You Have the “Receipts” but How Long to Keep Them?

In the last advisory I wrote, I discussed the need to document work performance issues to better defend against a wrongful termination lawsuit. One question that often arises is how long should an employer retain this documentation? Well, in typical lawyer fashion, the answer is…. it depends.

When it comes to personnel records, they should be retained in accord with the employer’s documentation retention policy (absent a litigation preservation notice—more on that below). The “standard” document retention policy will vary from industry to industry and employer to employer. Most jurisdictions—like Oklahoma—require an employee, who believes he or she has been subjected to discriminatory treatment on the basis of a protected class, to file a charge of discrimination with the Equal Employment Opportunity Commission (EEOC) within 300 days (an employee bringing a discrimination claim under Oklahoma’s state law equivalent needs to file within 180 days). So, at a minimum, personnel records should be retained for at least 300 days plus the time it takes the EEOC to notify the employer of the charge. This leads some employers to retain personnel records for at least one year. But there may be other reasons to retain records for a longer period.

The first, and most common, reason to retain personnel records beyond a standard document retention policy is because the employer receives a demand letter or a litigation preservation notice. Receiving either of these puts the employer on notice of potential litigation and requires the employer to preserve all information relevant to the dispute and suspend the employer’s standard document retention policy to avoid the destruction of relevant evidence. If the dispute results in a lawsuit and the employer failed to preserve relevant information after receiving proper notice, the court may allow an adverse inference to be drawn by the court and/or a jury about the reason(s) for the missing documentation. In other words, the jury is allowed to conclude that the missing information was bad for the employer and supported the employee’s version of events and so the employer took steps to make that evidence disappear. Needless to say, this can be a disastrous ruling for an employer. So, employers need to take demand letters and litigation preservation notices seriously.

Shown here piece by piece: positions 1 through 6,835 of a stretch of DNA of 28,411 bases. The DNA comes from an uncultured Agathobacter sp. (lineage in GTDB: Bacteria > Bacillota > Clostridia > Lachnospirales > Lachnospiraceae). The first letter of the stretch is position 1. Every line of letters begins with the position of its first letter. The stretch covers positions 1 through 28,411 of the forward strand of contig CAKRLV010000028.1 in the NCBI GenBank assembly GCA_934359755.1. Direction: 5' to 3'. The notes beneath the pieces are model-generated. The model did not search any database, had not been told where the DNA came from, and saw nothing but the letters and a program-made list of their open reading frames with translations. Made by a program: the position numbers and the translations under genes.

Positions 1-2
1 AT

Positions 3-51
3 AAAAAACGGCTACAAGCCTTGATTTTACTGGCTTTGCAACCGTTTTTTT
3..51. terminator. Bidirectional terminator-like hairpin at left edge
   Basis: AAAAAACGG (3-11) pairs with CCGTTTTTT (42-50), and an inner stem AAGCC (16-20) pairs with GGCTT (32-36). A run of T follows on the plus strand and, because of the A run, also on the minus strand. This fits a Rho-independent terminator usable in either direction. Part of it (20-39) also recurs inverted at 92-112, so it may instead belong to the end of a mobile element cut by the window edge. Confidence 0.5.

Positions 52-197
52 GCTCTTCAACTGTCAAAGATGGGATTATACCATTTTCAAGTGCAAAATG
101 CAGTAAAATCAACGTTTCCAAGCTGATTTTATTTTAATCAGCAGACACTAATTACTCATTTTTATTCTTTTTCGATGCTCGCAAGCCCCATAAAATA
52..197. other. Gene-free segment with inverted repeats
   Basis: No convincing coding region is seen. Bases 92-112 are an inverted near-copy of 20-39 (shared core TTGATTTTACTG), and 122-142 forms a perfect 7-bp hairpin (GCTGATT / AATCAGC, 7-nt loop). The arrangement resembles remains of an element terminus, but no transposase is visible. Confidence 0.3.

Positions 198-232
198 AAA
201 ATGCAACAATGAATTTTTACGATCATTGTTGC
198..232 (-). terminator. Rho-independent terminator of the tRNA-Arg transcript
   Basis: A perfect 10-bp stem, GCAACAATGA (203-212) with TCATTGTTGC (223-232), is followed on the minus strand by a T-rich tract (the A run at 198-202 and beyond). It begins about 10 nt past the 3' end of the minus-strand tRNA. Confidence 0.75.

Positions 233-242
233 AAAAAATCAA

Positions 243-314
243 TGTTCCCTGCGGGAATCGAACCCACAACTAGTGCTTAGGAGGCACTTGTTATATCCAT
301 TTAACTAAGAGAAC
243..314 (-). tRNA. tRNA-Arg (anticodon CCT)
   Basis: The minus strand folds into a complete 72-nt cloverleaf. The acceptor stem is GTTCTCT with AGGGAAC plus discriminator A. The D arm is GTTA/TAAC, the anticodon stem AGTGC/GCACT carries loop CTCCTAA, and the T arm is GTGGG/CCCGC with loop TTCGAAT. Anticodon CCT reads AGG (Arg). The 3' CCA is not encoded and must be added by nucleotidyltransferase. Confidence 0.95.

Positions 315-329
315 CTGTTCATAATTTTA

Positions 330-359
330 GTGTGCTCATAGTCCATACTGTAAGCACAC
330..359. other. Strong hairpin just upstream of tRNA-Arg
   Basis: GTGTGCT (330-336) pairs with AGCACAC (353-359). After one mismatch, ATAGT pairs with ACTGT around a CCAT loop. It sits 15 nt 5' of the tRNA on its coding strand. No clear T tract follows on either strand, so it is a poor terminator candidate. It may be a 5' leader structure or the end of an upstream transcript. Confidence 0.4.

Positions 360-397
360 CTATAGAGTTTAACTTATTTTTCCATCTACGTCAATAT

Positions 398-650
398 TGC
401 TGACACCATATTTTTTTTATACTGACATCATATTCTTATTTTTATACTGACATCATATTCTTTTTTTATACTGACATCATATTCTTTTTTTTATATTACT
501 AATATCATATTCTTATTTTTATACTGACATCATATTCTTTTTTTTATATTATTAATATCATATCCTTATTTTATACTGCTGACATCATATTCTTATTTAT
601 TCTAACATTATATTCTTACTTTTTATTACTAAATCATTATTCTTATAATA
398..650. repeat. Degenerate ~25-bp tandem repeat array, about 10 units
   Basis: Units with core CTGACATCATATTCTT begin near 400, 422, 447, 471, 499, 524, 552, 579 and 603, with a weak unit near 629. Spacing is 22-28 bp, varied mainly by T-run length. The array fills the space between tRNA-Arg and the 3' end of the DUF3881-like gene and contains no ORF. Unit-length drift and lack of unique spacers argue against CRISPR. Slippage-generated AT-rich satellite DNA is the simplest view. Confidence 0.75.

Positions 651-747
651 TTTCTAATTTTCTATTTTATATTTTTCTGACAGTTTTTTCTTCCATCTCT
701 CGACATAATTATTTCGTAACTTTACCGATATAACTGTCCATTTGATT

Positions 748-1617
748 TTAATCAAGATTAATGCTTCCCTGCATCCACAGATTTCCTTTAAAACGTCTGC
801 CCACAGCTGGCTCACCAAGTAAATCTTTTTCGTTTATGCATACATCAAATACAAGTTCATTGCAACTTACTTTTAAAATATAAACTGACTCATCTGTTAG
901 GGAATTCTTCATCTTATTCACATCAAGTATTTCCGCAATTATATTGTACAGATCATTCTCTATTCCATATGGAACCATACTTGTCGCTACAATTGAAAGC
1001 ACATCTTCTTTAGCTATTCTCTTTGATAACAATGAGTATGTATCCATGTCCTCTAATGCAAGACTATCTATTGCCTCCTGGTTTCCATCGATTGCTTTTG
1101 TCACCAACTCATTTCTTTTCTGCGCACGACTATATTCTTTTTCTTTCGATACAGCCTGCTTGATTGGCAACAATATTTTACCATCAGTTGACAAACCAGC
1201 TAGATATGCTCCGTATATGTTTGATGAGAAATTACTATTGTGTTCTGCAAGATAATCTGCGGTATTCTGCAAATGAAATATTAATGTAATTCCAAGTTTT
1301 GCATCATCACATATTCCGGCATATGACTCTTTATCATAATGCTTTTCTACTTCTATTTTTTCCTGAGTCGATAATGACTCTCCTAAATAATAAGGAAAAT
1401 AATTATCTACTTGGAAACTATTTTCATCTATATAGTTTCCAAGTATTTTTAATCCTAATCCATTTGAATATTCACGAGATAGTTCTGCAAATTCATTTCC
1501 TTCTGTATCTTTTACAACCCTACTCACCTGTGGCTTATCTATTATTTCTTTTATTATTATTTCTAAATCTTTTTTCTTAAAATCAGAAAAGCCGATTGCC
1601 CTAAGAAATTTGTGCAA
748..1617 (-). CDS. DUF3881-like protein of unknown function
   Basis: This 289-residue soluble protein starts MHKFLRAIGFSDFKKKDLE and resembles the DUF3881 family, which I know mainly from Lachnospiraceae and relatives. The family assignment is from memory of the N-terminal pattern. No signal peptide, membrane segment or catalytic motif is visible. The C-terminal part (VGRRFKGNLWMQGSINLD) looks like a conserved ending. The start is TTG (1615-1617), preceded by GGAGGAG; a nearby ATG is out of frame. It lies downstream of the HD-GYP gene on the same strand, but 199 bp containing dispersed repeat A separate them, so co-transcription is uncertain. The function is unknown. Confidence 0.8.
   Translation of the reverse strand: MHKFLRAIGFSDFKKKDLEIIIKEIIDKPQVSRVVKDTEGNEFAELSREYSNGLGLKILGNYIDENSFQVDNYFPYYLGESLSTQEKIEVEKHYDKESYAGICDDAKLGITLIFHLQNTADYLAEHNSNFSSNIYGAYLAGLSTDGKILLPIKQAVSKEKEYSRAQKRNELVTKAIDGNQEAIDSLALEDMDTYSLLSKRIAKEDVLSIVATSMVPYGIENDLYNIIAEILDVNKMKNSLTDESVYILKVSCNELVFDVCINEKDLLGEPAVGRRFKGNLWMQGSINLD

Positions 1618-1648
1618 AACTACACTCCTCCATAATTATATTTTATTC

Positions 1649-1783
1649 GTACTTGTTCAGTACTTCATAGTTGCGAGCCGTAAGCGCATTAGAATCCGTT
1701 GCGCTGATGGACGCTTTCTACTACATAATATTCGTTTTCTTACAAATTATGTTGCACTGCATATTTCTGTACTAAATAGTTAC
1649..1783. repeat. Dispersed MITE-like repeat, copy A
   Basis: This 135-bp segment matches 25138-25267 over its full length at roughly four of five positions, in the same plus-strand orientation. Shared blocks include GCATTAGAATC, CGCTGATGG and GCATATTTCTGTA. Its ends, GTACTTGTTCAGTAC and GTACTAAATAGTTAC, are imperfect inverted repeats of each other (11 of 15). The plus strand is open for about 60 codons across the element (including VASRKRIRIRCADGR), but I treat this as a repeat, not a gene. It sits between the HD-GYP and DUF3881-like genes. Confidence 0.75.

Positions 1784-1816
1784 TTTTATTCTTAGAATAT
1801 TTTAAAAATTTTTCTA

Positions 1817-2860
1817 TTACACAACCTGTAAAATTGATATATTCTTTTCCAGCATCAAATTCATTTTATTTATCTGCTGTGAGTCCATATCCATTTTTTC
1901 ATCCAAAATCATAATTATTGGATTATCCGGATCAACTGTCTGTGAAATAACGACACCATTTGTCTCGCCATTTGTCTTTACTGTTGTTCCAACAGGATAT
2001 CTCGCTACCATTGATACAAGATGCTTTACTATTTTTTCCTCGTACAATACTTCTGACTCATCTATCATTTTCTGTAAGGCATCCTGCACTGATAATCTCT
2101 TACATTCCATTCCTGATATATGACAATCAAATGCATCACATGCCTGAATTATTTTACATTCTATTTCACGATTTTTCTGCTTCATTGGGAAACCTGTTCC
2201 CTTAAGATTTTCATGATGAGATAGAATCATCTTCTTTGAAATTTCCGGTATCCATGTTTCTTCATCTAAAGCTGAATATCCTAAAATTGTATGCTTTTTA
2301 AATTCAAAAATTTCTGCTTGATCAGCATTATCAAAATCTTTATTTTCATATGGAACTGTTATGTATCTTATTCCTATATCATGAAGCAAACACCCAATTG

A second reason to retain personnel records beyond the period to file a discrimination claim is that an employee may bring a claim that is outside the scope of the discrimination claims. For example, an employee could allege he or she was a contract employee, and that the employer breached the employment contract. In Oklahoma, verbal contracts have a three-year statute of limitations period and written contracts have a five-year statute of limitations period. If an employer has employees falling into either of these categories, a longer retention policy is warranted.

And a final reason to retain records beyond a year is that the employer may be audited by other government agencies. For example, the Department of Labor (DOL) may audit time and pay records to determine if an employee was misclassified as exempt under the Fair Labor Standards Act (FLSA). While not requiring retention of personnel records, the FLSA requires employers to retain payroll records for at least three years. Given that much of the information the DOL may require during an audit are in personnel records, it may be helpful to retain these records for three years as well. Additionally, the Occupational Safety and Health Administration (OSHA) has document retention requirements depending on the industry and if an employee is injured. Again, personnel records may be beneficial to defend in possible litigation against the employee or a government agency.

There are a host of other considerations when it comes to document retention: storage costs, regulatory compliance, records to support tax audits, etc. In the end, personnel records are a small part of an employer’s document retention policies, but an important part. A prudent employer will ensure personnel records are retained to meet business goals and objectives while taking into consideration the points addressed above.

For more information regarding how long your business should retain your documentation, please contact Evan Way, or another member of the firm’s Labor & Employment Practice Group.

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Associated People:

Evan Way

Practice Area:

Labor & Employment